Posts Tagged ‘colors’


I don’t want this shirt for my birthday.

What do the colors pink, gray, and beige have in common?

For one thing, they’re all annoying.  I mean, come on…this isn’t rocket science.

But why are they annoying?  Why is lilac (RGB = [220, 208, 255]) so insipid?  Why does jasmine (RGB = [248, 222, 126]) make one vaguely nauseated?  Why is Crayola fuchsia (RGB = [193, 84, 193]) worse than a bout of the common cold?  (Use this applet to investigate these combinations.)

My thesis is this: that these colors are so annoying because they’re extra spectral colors.  And on some primal, instinctual level, humans don’t like extra spectral colors very much.

In a previous post, I talked about how humans have 3 kinds of cones in their retinas.  Roughly speaking, these cones react most strongly with light in the red, green, and blue parts of the visible spectrum.  Now, as I mentioned, “color” is a word we give to the sensations that we perceive.  Light that has a wavelength of 570 nm, for example, stimulates “red” and “green” cones about equally, and we “see” yellow.  That’s why we say that R+G=Y.  That’s why we also say that 570 nm light is “yellow” light.

Extra spectral colors are colors that don’t correspond to any one single wavelength of light.  They are “real” colors, in the sense that retinal cones get stimulated and our brains perceive something.  However, extra spectral colors don’t appear in any rainbow.  To make an extra spectral color, more than one wavelength of light must hit our retinas.  Our brains then take this data and “create” the color we perceive.

In terms of the RGB color code, extra spectral colors are those in which both R and B (corresponding to the cones at either end of the visible spectrum) are non-zero.  And I don’t know about you, but I have a very heavy preference against extra spectral colors.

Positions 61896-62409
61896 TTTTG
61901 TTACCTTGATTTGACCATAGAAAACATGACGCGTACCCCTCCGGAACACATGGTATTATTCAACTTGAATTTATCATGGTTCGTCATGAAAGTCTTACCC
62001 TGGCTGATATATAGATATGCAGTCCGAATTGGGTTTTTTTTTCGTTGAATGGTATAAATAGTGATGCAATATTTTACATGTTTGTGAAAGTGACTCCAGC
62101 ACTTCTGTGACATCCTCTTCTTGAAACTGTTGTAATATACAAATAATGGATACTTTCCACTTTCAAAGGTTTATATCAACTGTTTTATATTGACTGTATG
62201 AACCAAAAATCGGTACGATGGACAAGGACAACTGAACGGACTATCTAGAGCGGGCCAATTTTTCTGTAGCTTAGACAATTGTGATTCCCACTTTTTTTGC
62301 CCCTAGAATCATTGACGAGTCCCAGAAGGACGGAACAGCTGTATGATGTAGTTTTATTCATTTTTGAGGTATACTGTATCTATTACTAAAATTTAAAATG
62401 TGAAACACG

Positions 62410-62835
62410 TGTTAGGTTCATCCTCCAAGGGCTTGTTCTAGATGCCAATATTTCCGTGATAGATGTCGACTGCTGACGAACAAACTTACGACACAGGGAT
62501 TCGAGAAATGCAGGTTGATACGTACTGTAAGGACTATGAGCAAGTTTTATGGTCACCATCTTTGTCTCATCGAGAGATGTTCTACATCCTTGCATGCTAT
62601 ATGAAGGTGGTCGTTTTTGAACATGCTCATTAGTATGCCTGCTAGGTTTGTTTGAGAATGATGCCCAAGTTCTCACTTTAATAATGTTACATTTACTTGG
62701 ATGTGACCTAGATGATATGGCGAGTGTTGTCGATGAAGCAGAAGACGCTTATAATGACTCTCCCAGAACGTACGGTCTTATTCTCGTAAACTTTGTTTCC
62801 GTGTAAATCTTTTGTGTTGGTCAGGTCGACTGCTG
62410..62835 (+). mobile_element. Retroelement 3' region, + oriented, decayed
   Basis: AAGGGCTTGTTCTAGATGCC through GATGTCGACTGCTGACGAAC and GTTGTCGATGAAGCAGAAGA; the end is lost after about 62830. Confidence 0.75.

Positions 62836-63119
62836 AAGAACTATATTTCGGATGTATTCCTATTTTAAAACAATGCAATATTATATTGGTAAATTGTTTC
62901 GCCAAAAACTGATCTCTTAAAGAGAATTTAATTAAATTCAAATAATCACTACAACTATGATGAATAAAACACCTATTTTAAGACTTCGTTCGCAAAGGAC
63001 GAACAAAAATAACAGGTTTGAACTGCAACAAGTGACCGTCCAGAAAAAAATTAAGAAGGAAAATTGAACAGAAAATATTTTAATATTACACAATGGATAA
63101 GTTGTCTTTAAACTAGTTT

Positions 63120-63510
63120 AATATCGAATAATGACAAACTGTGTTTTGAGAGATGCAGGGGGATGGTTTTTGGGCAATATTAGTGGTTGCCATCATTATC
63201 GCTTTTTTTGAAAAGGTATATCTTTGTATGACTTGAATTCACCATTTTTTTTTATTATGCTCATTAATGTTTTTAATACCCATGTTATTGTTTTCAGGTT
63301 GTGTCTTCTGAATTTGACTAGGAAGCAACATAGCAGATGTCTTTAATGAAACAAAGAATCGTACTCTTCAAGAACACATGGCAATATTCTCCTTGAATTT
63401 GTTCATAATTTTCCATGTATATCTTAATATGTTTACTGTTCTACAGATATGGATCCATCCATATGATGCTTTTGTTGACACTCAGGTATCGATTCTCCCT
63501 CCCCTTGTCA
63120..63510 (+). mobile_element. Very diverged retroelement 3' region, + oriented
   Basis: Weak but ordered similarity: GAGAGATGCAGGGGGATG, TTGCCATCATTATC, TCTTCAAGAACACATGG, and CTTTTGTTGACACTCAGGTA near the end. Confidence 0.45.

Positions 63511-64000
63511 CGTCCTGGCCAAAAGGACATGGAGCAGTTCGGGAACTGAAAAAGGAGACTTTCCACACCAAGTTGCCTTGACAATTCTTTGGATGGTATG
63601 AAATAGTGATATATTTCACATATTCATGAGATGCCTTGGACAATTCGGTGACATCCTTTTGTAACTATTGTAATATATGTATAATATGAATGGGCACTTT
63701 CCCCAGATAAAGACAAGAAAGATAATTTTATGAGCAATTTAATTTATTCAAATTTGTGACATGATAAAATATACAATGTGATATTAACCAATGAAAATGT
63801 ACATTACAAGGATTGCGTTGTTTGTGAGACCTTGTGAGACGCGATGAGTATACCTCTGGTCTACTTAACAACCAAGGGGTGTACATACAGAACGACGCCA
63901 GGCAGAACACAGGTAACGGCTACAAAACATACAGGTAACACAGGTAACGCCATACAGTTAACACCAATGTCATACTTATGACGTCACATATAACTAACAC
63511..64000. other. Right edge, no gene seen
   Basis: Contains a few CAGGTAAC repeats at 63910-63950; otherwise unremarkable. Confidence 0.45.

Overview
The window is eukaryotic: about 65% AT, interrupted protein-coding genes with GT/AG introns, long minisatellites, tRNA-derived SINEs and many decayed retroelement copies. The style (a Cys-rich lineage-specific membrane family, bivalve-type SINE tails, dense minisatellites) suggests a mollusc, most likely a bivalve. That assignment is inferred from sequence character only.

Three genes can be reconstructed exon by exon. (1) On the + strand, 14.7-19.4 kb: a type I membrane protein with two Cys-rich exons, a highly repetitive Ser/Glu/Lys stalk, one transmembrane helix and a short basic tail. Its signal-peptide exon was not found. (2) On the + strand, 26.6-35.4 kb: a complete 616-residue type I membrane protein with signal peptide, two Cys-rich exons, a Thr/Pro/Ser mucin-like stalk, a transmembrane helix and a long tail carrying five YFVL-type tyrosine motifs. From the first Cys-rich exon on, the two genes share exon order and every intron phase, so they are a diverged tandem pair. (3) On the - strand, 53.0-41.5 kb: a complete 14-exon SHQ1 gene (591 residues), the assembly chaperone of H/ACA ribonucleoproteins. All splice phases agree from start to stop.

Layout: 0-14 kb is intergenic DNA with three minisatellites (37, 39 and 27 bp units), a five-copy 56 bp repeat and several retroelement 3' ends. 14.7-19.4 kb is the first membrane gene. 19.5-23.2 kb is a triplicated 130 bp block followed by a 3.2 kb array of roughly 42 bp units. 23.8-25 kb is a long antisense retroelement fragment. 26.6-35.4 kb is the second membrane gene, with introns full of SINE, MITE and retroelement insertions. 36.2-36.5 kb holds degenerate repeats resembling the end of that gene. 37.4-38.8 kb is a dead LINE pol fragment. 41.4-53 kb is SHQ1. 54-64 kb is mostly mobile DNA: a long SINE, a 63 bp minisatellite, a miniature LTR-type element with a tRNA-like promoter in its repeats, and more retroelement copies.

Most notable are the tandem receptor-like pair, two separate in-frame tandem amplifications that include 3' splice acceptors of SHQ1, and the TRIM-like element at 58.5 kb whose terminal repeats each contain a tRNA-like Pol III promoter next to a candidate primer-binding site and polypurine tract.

Now, admittedly, white (RGB = [255,255,255]) is about as extra spectral as you can get.  Does white annoy me?  Not really; but as a color, it’s also pretty dull.  Does anyone paint their bedroom pure white on purpose?  Does anyone really want an entirely white car?

But the other extra spectral colors I mentioned earlier are a who’s who of mediocrity.  Does anyone older than 16 actually like pink?  Has anyone in the history of the world every uttered the sentence, “Gray is my favorite color”?  And beige—ugh.  Just, ugh.

Standard pink has an RGB code of [255, 192, 203].  Surprisingly, there are combinations that are much, much worse.  Hot pink [255, 105, 180] disturbs me.  Champagne pink [241, 221, 207] bothers me.  Congo pink [248, 131, 121] doesn’t actually make your eyes bleed, but I had to check a mirror to verify this for myself.

Beiges are less offensive, but that’s like saying cauliflower tastes better than broccoli.   Of particular note are “mode beige” [150, 113, 23] which used to be called “drab” but was re-branded in Orwellian fashion, and feldgrau [77, 93, 83] which was used in World War II by the German army, in an apparent attempt to win the war by losing the fashion battle.

This is speculation, but I’ve often wondered if these colors bother me because they are stimulating all three kinds of cones in my retina.  Maybe in some deep part of the reptilian complex portion of my brain, I know (on an intuitive level) that these colors don’t correspond to any particular wavelength.  These colors don’t appear in the rainbow.  You can’t make a laser pointer with one of these colors.  You can’t have a magenta, or a beige, or a gray photon.  And somehow, my aesthetic sense knows this.  So when I see the color “dust storm” [229, 204, 201] my limbic system tells me to wince, and I’m saved from even having to know why.

Anyway, I’d be interested in seeing which color(s) bother you the most.  I’m going to guess the color(s) are extra spectral.

[Note: my book Why Is There Anything? is now available for download on the Kindle!]


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